Ph.D. dissertation title: Toward improved assessment of freshwater salinization as a benthic macroinvertebrate stressor
Graduation Date: May 2017
Research interests: the effects of anthropogenic disturbances such as coal mining on stream ecology and water quality. Her Master’s project focused on selenium dynamics in headwater stream ecosystems.
M.S. thesis title: Selenium in Headwater Streams: Evaluating Enrichment and Bioaccumulation in Streams of the Central Appalachian Coalfields.
Update: Kriddie is now a Research Assistant at Flathead Lake Biological Station of the University of Montana.
Robert (Trip) Krenz
Graduation Date: May 2015
Research Interests: I am interested in structural and functional responses of aquatic ecosystems to disturbance. My dissertation research focused on investigation of stream metabolism and nitrogen spiraling in restored headwater streams of Appalachian coalfields. In addition, I am interested in how biotic assemblage structure is affected by associated stressors, and the implications of shifts in assemblage structure on downstream ecosystems. I believe synthesis of functional and structural assessments of newly restored and created ecosystems can provide valuable information necessary to guide regulatory agencies and industry regarding mitigation efforts.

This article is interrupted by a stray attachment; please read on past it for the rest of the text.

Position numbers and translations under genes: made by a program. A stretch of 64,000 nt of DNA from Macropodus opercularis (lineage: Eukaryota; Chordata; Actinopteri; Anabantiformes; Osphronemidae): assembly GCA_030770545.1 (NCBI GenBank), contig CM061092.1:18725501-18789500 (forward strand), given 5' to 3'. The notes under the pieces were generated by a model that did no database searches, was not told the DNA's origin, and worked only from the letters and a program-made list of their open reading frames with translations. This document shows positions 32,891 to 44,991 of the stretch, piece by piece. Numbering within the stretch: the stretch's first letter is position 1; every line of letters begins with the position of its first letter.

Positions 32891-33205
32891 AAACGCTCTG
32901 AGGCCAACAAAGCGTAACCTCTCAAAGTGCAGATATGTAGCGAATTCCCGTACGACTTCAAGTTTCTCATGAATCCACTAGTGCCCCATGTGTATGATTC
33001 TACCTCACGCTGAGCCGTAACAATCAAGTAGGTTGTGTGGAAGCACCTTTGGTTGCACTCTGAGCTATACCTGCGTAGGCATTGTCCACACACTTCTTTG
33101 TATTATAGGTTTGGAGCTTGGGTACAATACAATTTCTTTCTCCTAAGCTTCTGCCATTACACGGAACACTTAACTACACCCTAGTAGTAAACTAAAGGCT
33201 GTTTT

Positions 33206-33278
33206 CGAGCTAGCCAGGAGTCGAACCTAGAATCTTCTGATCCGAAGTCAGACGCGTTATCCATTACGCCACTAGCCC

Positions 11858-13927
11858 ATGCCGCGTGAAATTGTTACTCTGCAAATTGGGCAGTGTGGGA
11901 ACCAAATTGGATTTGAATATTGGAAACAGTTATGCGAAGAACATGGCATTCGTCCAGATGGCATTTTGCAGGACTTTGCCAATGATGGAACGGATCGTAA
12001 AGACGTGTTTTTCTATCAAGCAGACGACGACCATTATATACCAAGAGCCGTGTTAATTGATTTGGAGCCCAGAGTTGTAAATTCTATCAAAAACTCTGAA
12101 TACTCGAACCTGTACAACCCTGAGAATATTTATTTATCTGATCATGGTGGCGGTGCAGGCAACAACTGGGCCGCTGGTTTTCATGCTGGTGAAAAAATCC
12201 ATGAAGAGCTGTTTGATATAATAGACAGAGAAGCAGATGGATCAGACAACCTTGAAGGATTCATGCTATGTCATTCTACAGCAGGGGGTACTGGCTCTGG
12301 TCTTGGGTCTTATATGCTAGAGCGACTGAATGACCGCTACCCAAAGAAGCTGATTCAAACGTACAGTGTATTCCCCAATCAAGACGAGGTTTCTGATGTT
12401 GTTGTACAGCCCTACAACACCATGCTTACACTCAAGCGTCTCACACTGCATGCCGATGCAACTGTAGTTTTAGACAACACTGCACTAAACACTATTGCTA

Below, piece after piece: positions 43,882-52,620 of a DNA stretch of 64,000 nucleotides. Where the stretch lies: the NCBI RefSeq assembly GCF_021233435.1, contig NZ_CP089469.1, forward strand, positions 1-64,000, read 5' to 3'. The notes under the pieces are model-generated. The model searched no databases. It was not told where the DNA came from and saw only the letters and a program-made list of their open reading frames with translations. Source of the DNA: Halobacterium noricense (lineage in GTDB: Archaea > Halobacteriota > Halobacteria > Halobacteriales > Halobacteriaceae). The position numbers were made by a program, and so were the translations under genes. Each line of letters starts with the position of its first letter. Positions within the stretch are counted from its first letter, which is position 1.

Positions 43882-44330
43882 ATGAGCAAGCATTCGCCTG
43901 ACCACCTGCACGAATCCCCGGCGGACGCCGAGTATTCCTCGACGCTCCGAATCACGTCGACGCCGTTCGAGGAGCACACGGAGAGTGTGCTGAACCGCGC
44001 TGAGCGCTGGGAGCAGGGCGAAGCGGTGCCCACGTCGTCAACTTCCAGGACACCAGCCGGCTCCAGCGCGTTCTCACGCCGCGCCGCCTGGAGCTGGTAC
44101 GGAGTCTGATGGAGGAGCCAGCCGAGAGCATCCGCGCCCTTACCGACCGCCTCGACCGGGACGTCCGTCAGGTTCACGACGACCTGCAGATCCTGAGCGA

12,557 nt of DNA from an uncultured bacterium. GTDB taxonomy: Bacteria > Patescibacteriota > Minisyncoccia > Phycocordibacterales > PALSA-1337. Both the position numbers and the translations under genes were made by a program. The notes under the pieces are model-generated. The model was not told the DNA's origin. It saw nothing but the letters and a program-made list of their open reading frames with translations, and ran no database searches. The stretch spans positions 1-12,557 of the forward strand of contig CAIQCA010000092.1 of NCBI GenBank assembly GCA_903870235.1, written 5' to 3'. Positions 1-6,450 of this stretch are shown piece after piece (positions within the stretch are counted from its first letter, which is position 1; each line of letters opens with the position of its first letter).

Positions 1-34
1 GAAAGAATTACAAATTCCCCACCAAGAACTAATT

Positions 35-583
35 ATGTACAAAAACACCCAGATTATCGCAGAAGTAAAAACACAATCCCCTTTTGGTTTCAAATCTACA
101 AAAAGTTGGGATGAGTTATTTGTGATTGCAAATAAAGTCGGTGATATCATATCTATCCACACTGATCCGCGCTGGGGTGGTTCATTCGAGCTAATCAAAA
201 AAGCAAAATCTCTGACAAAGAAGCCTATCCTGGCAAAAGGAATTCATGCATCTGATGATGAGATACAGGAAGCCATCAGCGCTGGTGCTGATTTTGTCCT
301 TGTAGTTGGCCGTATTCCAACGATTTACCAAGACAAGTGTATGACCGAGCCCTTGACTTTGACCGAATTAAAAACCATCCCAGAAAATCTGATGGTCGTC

Dissertation title: Organic Matter Processes of Constructed Streams and Associated Riparian Areas in the Coalfields of Southwest Virginia.
Update: Trip is now an Assistant Professor at Western Carolina University.
Graduation Date: August 2014
Research Interests: My research at Virginia Tech focused on the chemical mechanisms of mineral and nutrient interactions in the dynamic environment of soils. My project involved two forest stands in the Pacific Northwest that are part of a Long Term Soil Productivity Program. I assessed the effect of competing vegetative control and logging debris retention on the net productivity of these sites. The nutritional status of both the soils and foliage was analyzed to observe how management effects nutrient accumulation and distribution.
M.S. thesis title: Soil Carbon, Nutrients, and Phosphorus Fractions: Responses to Weed Control and Harvest Residual Retention in two 10-Year-Old Douglas-fir (Pseudotsuga menziesii) Stands of the Pacific Northwest.
Update: Daniel is currently employed as an environmental scientist with MAD Scientist and Associates, an ecological and wetland consulting company in Columbus, Ohio.
Graduation Date: May 2014